Hokkaido Ski Club Ski and Snowboard Instructor, Tim Betts, has spent the last 10 winters in Niseko. We ask Tim to share with us his memories of Niseko from the decade. How the resort has changed over the years and what it is about the place that he loves so much.
This coming season will be your 11th season in Niseko. How does present-day Niseko compare to when you first arrived?
When I first arrived in Niseko, it had a much more Japanese feel to it. The village, buildings and restaurants were of old Japanese styling and there were only a few main establishments. Niseko these days has become extremely international. The number and sizes of hotels have grown year on year and the quality has improved as well. The resort now caters to a much higher level of standards than before.
Personally, though, I miss McGinty’s , Green Curry van, Yuki bar and Scott Hotel.
What is it about Niseko that has kept you coming back every year?
The snow. The snow quality in Niseko is some of the driest and lightest I have ever experienced. I’ve skied in Canada and the European Alps but the snow just doesn’t quite compare to the snow in Niseko. Then there are the Japanese people, who are so friendly and polite, and of course, the food. I love Japanese food and there is no better place to get it than here.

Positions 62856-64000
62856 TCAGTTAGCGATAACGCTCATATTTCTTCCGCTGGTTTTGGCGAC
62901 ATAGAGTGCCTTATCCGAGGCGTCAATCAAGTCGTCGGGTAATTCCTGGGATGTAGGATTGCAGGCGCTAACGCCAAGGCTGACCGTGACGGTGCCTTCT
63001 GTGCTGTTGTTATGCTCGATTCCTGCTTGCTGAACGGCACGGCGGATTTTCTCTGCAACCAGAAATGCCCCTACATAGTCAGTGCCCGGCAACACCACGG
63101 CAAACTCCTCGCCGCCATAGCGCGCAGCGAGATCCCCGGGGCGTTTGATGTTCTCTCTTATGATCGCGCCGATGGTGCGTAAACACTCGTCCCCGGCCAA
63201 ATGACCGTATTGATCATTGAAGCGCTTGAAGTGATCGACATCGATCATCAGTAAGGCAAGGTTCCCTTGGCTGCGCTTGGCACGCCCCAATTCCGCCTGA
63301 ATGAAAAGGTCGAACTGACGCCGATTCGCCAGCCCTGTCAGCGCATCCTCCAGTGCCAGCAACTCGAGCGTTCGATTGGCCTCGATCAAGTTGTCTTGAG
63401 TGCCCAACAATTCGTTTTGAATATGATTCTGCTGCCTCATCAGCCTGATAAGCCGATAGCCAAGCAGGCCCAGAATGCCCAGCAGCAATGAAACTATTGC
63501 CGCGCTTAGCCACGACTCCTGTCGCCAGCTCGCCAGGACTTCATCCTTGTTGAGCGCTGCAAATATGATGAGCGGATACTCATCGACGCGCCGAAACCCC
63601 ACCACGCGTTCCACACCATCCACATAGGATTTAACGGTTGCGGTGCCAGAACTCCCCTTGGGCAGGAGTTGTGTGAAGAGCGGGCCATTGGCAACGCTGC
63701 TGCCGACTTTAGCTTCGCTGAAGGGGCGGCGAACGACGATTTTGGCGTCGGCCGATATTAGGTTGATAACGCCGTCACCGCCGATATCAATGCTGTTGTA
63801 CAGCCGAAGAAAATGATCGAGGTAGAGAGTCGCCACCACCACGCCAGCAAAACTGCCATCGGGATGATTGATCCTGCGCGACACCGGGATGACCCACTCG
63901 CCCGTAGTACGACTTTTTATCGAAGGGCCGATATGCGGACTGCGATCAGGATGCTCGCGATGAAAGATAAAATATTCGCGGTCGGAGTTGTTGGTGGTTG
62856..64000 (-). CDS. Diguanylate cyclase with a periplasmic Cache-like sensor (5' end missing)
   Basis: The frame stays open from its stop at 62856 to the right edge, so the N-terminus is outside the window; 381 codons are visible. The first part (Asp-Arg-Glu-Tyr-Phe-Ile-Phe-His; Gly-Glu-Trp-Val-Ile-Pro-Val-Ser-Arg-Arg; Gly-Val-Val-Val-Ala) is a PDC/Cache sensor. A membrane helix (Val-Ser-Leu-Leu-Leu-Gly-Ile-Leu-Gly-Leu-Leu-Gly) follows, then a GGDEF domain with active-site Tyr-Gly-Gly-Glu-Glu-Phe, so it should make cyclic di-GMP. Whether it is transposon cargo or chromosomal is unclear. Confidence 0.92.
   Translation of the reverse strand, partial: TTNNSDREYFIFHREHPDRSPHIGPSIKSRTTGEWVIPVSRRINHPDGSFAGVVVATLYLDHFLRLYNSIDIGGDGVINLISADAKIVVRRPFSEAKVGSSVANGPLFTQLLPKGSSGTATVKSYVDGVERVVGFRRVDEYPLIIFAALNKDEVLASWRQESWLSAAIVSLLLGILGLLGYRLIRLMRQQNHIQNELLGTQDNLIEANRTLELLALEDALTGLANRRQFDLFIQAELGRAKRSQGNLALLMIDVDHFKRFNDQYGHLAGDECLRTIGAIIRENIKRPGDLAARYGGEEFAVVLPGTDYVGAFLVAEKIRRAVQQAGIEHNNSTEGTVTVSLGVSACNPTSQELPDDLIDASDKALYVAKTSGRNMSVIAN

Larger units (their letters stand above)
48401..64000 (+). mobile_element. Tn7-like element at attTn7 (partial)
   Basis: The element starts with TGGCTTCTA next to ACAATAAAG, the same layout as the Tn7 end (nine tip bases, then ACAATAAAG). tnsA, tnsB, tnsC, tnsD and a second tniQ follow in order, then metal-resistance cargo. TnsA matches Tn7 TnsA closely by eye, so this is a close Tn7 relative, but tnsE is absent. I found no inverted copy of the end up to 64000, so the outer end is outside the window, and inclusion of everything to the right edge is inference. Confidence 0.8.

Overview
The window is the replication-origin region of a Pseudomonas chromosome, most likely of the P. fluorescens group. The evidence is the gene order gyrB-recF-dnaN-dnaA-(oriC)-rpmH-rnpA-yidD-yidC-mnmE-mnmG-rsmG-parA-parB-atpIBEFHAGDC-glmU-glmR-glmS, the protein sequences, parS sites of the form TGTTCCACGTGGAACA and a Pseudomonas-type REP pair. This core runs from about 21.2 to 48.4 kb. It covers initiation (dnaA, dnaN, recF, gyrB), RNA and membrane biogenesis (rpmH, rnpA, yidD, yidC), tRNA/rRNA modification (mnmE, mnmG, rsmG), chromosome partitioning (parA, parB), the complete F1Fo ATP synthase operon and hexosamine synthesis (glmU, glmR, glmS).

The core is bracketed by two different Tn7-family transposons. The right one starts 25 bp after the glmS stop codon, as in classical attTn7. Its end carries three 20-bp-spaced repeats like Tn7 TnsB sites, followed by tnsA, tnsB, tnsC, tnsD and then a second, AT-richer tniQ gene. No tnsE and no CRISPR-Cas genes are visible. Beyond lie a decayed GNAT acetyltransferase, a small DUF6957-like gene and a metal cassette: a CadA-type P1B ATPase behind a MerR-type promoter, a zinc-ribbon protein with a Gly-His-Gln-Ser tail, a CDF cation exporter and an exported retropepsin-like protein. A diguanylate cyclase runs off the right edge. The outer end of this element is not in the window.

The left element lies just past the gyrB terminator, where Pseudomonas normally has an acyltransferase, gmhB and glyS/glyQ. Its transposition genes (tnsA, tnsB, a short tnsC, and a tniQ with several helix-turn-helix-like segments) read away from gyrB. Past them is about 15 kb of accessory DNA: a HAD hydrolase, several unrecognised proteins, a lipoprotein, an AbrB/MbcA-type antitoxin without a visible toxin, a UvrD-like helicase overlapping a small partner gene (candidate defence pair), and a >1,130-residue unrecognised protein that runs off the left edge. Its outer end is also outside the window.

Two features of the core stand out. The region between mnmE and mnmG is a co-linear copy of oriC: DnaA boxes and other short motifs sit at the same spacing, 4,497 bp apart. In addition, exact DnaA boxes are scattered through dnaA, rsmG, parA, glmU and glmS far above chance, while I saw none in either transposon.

In all your years as a ski and snowboard instructor, what is the most common problem that your students have faced?
The most common problem I have seen is when beginner skiers and snowboarders look at their equipment and the ground. This causes them to lose balance. As soon as I get them to look in the direction that they want to travel, then there is much less falling and much more smiling. Students often forget to have fun. They are so focused and nervous that they become tense. I make them laugh to help them relax and enjoy the moment.
Which season would you call the season of the decade, and why?
Season 2012 – 2013 was amazing from start till finish. I will never forget how much snow there was. There was so much of it…it was definitely by far my best. Last season was also one worth mentioning. It had the best start for the last 20 years – before New Years Eve, there was already over 6 metres of snowfall.
Finally, what is your best advice for new visitors to Niseko?
Try to get deep in that famous Niseko powder. Even if you have never tried skiing and snowboarding, there is no better place to take a lesson and learn. Then reward yourself with the delicious Japanese food by visiting as many different local Japanese restaurants as you can. And be sure to have at least one onsen visit during your trip before you go.
If you would like to learn more from Tim about Niseko, book a private snowsports lesson or powder guiding session with him this winter. Just send your enquiry to [email protected]